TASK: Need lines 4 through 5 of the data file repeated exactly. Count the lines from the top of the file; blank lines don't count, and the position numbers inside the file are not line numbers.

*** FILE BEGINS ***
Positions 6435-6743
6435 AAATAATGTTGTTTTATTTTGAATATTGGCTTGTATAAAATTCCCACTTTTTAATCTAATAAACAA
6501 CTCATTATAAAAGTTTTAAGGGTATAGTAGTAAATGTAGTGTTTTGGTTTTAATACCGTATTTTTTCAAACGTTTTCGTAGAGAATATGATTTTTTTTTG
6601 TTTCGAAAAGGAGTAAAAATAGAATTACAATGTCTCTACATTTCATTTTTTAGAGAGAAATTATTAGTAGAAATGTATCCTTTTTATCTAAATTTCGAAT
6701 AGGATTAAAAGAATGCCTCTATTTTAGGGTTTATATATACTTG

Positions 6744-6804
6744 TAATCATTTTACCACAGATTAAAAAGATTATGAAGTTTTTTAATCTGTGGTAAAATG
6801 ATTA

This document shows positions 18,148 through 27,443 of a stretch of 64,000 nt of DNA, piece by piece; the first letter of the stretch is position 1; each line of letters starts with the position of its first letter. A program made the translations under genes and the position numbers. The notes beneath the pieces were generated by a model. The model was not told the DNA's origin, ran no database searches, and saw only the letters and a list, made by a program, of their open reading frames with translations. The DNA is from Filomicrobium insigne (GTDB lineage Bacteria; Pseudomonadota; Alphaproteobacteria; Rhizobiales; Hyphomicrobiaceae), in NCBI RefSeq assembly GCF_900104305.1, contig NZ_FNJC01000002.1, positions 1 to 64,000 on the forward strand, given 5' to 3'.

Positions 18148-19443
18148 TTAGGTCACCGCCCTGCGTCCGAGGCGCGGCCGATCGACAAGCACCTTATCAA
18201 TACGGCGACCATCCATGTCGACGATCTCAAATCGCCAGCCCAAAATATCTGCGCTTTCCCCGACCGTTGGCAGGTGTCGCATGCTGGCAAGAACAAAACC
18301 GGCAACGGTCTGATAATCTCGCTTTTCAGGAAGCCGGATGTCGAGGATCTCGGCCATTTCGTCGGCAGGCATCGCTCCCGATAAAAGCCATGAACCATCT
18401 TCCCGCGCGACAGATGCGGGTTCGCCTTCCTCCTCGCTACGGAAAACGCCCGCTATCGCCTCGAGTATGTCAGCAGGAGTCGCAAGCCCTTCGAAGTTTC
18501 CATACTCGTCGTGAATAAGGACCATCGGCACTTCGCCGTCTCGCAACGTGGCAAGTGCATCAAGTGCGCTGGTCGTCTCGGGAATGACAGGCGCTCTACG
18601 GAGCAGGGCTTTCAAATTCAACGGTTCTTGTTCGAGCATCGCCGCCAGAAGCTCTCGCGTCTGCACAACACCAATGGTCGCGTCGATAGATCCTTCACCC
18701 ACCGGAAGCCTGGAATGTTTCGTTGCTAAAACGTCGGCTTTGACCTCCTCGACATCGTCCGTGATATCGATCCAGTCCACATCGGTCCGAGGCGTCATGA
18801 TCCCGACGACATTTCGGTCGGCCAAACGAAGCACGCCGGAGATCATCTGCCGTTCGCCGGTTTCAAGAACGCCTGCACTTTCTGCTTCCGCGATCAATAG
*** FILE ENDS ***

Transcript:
6601 TTTCGAAAAGGAGTAAAAATAGAATTACAATGTCTCTACATTTCATTTTTTAGAGAGAAATTATTAGTAGAAATGTATCCTTTTTATCTAAATTTCGAAT
6701 AGGATTAAAAGAATGCCTCTATTTTAGGGTTTATATATACTTG